Which are the best electronic snare drum pads for your edrum kit? There are more snare trigger choices than ever before, so the choice of the perfect snare pad can be a daunting one.
One problem when it comes to some drum modules is that the snare might have some proprietary components that lock you into just 1 or several choices. This is really limiting for the consumer and always a poor decision by the brand design team, in my humble opinion. I will also discuss this aspect of choosing the best snare pad during the course of this dedicated post.
Want some guidance on finding the best snare pad for yore drums? You have come to the right place. Put my extensive experience to work for you…or don’t. Remember, opinions vary, and yours might differ from mine. It is always a good policy to listen to all opinions before making up your own mind… At the end of the day, this is just an opinion piece.
Best Electronic Snare Drum Limitations
As mentioned above, some modules utilize proprietary technologies (or non-proprietary, but unpopular…lol) to power their snare pads. The most famous example are the many, many lines of Yamaha edrums that use a multi-zone, single-piezo, multi-switch pad trigger system instead of a multiple piezo setup. This basically forces users to choose one of the Yamaha snare pad choices if they want full and optimal trigger functionality from their Yamaha drum module. While the Yamaha system works flawlessly, the design is not organic feeling and forces the player to acclimate to a new way to do many traditional techniques, like side stick and rim shot, which can only be played on select areas of Yamaha pads. Fortunately, Yamaha does make several snare models and although expensive, they offer size and feature options for many price points.
A more recent addition to the snare pad limitation group is the odd duck Pearl Emerge kit. This set uses a proprietary snare made by Pearl and Korg and this pad is a primary component of the set’s feature list, meaning it basically can not be replaced.
Typical Snare Drum Pad Triggers
Most electronic snare drums use a 2 piezo system to provide rim and head trigger functionality. This set-up allows for upgrades of the stock snare pads on most drum modules. This is a great feature, since it gives the player more choices when it comes to what they want in a snare pad.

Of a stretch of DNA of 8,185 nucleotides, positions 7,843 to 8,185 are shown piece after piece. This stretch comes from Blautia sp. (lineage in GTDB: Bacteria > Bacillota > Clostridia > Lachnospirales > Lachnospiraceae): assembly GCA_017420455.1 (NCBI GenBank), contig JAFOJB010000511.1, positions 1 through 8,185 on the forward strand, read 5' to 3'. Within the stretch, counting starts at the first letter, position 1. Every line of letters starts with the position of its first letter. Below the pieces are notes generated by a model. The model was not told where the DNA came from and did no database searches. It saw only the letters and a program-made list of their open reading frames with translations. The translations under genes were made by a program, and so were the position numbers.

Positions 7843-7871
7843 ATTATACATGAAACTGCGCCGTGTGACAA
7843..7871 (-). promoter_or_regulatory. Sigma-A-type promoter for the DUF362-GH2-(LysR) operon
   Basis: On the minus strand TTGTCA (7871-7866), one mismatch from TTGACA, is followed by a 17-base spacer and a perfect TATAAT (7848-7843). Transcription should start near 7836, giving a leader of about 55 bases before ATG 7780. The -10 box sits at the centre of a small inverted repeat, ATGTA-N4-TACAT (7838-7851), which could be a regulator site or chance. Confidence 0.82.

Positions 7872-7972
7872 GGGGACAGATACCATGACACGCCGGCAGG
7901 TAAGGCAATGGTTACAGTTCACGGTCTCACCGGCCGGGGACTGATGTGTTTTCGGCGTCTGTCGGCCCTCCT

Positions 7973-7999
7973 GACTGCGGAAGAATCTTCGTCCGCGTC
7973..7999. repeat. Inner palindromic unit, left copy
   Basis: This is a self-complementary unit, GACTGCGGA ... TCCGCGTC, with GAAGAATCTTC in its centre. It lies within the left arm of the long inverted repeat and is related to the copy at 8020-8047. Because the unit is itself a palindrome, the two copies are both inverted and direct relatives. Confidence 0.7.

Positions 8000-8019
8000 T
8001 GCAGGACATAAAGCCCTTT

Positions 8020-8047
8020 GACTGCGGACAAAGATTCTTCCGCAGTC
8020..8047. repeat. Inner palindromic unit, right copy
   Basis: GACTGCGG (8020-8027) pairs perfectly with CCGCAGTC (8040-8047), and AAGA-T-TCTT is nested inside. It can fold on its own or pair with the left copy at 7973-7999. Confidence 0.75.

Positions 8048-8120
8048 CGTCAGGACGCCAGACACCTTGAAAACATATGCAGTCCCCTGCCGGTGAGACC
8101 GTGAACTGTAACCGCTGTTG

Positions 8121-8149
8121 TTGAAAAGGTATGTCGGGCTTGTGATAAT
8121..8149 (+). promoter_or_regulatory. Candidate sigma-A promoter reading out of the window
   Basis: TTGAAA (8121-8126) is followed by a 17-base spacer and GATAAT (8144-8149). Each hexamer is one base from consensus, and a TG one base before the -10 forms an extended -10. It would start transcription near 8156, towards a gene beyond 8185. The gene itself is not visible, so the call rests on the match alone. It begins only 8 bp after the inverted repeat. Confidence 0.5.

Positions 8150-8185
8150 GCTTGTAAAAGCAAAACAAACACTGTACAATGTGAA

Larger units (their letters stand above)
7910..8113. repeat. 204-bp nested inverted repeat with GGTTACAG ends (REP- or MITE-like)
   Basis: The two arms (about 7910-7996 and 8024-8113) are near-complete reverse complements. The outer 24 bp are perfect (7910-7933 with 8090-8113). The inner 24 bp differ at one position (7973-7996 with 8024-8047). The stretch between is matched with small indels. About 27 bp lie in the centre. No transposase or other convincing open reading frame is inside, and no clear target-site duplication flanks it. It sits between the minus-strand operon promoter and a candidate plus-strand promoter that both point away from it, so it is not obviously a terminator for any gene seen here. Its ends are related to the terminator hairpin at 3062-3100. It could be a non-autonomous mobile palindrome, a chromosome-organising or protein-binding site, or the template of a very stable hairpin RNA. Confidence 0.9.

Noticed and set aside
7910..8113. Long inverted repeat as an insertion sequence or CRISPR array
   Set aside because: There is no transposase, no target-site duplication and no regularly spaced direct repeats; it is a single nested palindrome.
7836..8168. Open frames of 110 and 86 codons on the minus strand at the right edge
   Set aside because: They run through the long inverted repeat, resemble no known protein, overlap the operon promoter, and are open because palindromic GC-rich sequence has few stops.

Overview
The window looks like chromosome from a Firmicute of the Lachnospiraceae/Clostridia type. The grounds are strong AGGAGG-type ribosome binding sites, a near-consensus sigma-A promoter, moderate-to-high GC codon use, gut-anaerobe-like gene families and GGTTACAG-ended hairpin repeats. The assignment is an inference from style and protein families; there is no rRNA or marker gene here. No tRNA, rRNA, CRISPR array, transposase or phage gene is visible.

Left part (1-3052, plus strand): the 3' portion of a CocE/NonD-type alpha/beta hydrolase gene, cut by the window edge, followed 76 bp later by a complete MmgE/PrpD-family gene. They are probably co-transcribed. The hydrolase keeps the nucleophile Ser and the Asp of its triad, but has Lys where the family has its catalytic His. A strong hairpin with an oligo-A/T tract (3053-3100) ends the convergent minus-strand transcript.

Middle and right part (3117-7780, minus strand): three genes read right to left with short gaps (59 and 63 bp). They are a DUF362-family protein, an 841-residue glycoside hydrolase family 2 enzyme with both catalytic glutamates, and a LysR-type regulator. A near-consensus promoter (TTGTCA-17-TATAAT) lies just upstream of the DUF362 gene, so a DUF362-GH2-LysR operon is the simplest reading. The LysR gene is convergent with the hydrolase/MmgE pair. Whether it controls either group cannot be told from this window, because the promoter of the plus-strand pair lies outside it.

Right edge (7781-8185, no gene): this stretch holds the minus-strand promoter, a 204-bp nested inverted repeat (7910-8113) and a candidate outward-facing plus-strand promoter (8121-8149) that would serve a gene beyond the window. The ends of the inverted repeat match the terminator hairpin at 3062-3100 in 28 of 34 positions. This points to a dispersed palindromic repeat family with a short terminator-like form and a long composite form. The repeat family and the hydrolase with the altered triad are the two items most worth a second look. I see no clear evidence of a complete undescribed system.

Roland is the best known of these pad makers, but many other companies use the exact same formula for their snares. This makes them basically compatible with Roland pads and other similarly constructed pads with a little bit tweaking of the module settings.
Virtually all custom pad makers, like Drum-Tec, will utilize a dual piezo approach that makes them compatible with Roland-style modules. This provides them the largest potential market share of consumers who can buy, use and enjoy their products. Maybe Yamaha can learn a lesson from this sentence… Ooops. They already did! The newest line of Yamaha edrum modules accepts traditional mesh style pads with dual piezo trigger systems. But not natively and not without some significant tweaking within the module settings.
My Choice for the Best Electronic Snare Drum
Ok, so this is what most of you have been waiting for in this post… My recommendations! Ok, let’s get on with it already… There are quite a few notable choices worth mentioning!
The King of the Hill is certainly the Roland PD-140DS. This heavy monster of a snare drum is the best looking and best performing pad on the market. It’s digital functionality, multiple sensors, ability to seamlessly transition between organically played sidestick and rim shot make it the best, hands down. Unfortunately, it is very expensive and can only be used by the Roland TD-27, TD-50 and TD-50X modules. However, there are workarounds that allow most of its functionality to be used with other drum sound sources with minimal effort.
ATV AD-S13 is a great snare pad. It feels awesome. It is a super size and has a nice (if not somewhat loud) sidestick trigger bar for flawless rim work. Best of all, it has 3 offset head trigger cones so no hotspotting! I used this snare on my own store kit for some time and loved it! I have not extensively tested the newer EF Note snares, but since they have a virtually identical design, they should perform similarly or identically.
Many acoustic conversion snares can be great. Drum-Tec makes some beautiful ones. The prices can be very high, but the triggering is superb for an acoustic conversion on the best models. Unfortunately, like all wide array of quality Roland snares (PD-128, PD-125), these pads tend to feature a single central mount head trigger cone that is extremely susceptible to hotspotting, which can make snare playing a traumatic experience!
Despite my above endorsement as best of the best, the Roland PD-140DS does not earn my top recommendation for best electronic snare pad. Surprise! This honor goes to the newer Roland PD-120L, with its 3 trigger cone no-hotspotting system, low weight and low price point. This snare works with all Roland modules and most compatible brands, as well. It is not the best of the best in terms of features, but wins this contest on the basis of availability to more drummers and compatibility with more modules. Congratulations Roland on the win. As an aside, this is the same pad I am now using on most of my studio sets for tom and even some snare applications.